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Rights of EU citizens: What is the EU's negotiating stance?

Thursday, 22 March 2018

Thursday, 8 June 2017

On 29 May 2017, the European Commission published a draft position paper setting out its main principles for the Brexit negotiations on the rights of EU citizens.  David Davis MP has described the EU demands as "ridiculously high" but, while there are clearly some highly contentious areas, there may also be some potential for common ground. 

The paper highlights the challenge facing the UK Government, which has made it clear it wants to secure the status of EU citizens in the UK, and that of UK citizens in other member states, as early as possible in negotiations. 

The European Commission has acknowledged that the rights of UK citizens living in other EU countries should mirror those of EU nationals in the UK.  This will be of comfort to the estimated one million UK citizens living in other member states.  However, it also presents a real dilemma for the UK Government, as any watering down of the rights of EU citizens in the UK will also adversely affect UK citizens living across Europe.

The European Commission is pushing for EU nationals who have resided in the UK at any point before the UK's withdrawal to keep their full rights for their lifetime, even after the UK has exited the union.  This means an EU national coming to live in the UK at any time prior to March 2019 could stay beyond the withdrawal date and acquire permanent residence rights after they have lived in the UK for five years.  The UK Government recognises the need for continuing rights for at least some EU nationals who arrive in the UK prior to Brexit but has not yet identified its preferred cut-off date.  

One particular challenge for negotiations will be dealing with the rights of family members of EU and UK citizens. The EU paper says the rights of "current and future" family members should also be protected for life.  Under EU law, family members include spouses and civil partners, as well as children and grandchildren under the age of 21 years, and dependent parents and grandparents. This would therefore protect children and grandchildren of EU nationals born after the withdrawal date but it would also mean EU nationals could bring dependent parents or grandparents to the UK to reside permanently after Brexit.  Casting the net this widely is unlikely to be appealing to the UK Government.  

Inconsistencies already exist between the rights of UK citizens and EU nationals to bring family members to the UK.  Due to restrictions introduced by the UK Government on its own citizens, UK nationals cannot generally obtain UK visas for their non-EU dependent parents or grandparents except in exceptional circumstances.  In contrast, EU law allows EU nationals from other member states to bring non-EU dependent parents and grandparents to the UK to live with them.  The UK Government will likely want to put an end to this anomaly.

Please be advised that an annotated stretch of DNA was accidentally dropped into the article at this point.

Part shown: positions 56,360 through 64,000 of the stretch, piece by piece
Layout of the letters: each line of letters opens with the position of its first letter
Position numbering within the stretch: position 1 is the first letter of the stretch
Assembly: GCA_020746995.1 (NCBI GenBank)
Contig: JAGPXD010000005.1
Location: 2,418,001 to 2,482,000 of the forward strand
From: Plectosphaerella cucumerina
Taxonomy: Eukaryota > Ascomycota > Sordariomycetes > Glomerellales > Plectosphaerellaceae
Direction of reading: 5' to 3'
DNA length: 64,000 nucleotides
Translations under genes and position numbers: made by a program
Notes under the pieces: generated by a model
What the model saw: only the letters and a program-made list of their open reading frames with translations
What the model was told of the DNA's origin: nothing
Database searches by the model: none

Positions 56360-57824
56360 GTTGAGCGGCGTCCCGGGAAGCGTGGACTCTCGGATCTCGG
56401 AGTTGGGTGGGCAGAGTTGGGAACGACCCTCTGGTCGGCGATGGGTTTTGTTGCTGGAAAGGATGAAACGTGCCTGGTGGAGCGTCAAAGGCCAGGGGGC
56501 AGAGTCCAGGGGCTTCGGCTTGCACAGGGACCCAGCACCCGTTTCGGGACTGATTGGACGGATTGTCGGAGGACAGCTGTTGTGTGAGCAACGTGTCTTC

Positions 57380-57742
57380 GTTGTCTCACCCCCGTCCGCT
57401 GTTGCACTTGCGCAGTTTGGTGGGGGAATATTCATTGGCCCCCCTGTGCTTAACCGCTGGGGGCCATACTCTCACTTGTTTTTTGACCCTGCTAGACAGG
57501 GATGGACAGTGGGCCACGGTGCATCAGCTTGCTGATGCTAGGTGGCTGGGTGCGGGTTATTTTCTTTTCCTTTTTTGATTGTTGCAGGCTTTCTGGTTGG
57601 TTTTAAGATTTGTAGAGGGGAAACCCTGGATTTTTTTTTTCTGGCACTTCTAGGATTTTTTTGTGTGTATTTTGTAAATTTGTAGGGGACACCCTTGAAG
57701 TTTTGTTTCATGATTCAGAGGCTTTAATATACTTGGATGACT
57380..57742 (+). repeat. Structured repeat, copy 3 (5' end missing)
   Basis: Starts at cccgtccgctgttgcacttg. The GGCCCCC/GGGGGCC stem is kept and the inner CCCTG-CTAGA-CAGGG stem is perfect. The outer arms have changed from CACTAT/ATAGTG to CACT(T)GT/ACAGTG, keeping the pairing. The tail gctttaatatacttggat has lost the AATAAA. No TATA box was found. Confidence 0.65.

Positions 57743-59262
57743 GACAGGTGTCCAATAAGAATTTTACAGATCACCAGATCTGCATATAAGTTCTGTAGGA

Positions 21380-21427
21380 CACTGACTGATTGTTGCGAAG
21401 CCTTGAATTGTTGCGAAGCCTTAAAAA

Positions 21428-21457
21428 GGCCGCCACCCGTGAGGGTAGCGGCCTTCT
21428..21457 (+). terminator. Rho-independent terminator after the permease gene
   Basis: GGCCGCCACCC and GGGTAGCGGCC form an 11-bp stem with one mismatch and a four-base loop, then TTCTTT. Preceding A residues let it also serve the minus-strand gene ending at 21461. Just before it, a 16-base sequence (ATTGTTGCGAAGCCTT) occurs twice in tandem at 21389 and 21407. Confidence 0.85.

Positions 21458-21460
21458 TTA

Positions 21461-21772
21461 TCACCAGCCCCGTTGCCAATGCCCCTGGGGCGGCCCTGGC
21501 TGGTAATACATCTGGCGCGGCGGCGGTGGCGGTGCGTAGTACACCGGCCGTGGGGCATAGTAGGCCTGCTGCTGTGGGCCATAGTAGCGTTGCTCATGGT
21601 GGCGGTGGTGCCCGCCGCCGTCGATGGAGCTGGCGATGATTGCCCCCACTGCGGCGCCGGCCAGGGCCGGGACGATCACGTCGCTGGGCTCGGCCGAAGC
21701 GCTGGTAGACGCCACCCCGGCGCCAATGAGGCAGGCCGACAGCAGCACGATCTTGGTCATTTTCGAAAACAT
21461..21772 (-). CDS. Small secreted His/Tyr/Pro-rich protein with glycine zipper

The European Commission paper helpfully proposes continued mutual recognition of professional qualifications obtained in the UK and other member states after the UK's withdrawal from the union.  This will be welcomed by UK nationals wishing to work in the EU, and EU citizens looking to work in the UK, post-Brexit.  It will also be important economically in terms of maintaining UK-EU trade after Brexit, particularly in relation to professional services. 

Much more controversial are the European Commission's suggestions that it should continue to have full powers to monitor the rights of EU citizens post-Brexit, and that EU citizens should continue to be able to enforce their rights in the Court of Justice of the European Union (CJEU). The UK Government will resist any ongoing role for the Commission and has previously flagged its intention to end the jurisdiction of the CJEU in the UK.  The outcome of the negotiations on this issue may provide a pointer as to the UK Government's possible approach in other areas where the ongoing involvement of EU institutions is likely to be a key demand of the EU, such as the UK's continued participation in existing EU regulatory regimes after Brexit (for more discussion of this, see our response to the Government's Brexit White Paper). The UK Government is also likely to resist the Commission's suggestion that Britain should continue to be bound by any "future amendments" to the EU rules on the coordination of social security systems for EU citizens.

The full draft position paper "Essential Principles on Citizens' Rights" can be found here:

We will keep you posted as the negotiation progresses.


Moji Oyediran
Solicitor | Business Immigration
Email Moji
+44 (0)20 7295 3797